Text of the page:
The University of Maine School of Performing Arts will present its annual Yuletide concert, a family-friendly holiday show, at 2 p.m. Sunday, Dec. 7 at the Collins Center for the Arts.
A variety of ensembles will take the stage including the Oratorio Society, Collegiate Chorale, Euphony, Black Bear Men’s Chorus and University Singers. The performance will include several vocal and instrumental soloists, as well as student and faculty conductors.
Tickets are $12, or free with a valid student MaineCard, and are available at the CCA box office, by calling 581.1755 or online. For more information or to request a disability accommodation, call 581.1755.
Members of the University of Maine’s Xi Sigma Pi forestry honor society are selling Christmas trees at Nutting Hall until Dec. 20, or until all trees are sold.
The sale runs 3–6 p.m. Mondays through Thursdays; 12–6 p.m. Fridays; and 9 a.m.–4 p.m. Saturdays and Sundays. Proceeds benefit the Xi Sigma Pi scholarship fund.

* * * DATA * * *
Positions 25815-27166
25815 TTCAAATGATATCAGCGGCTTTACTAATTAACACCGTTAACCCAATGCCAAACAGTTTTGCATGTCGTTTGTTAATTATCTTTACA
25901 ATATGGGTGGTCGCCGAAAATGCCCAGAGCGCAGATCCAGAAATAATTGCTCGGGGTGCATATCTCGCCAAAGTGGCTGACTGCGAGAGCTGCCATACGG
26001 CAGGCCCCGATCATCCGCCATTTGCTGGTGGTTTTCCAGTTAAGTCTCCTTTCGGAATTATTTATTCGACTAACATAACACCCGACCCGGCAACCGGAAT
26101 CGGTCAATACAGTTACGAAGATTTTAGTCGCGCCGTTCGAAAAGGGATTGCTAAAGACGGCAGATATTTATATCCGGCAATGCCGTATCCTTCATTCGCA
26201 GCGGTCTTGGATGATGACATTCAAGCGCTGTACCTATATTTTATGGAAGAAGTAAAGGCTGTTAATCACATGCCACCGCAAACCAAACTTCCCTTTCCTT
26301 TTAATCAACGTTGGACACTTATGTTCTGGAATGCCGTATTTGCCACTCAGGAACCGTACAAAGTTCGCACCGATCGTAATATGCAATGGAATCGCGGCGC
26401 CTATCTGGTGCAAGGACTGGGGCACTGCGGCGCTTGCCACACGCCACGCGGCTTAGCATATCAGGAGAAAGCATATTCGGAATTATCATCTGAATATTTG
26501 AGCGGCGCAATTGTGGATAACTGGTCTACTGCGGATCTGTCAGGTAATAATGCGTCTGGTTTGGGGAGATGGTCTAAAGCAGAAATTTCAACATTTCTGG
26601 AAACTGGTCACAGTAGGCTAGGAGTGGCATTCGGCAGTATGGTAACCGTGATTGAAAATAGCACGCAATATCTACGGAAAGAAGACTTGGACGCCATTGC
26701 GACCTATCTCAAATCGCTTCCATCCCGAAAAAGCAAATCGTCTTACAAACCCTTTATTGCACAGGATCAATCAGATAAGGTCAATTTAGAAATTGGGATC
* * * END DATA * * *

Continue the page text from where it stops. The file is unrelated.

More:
Trees are 4 feet to 8 feet tall and come from the Charlotte White Center’s Highland Blue Ribbon Trees Program, which provides jobs for people with disabilities.
The Collins Center for the Arts at the University of Maine has teamed with area public libraries to offer an opera series with discussions ahead of performances that are broadcast live from the Metropolitan Opera. WVII (Channel 7) reported a discussion was held this week at the Bangor Public Library about the opera “Il Barbiere di Siviglia” ahead of the Collins Center for the Arts’ Dec. 6 broadcast of the show. Discussions of the opera are also scheduled at the Brewer and Orono public libraries.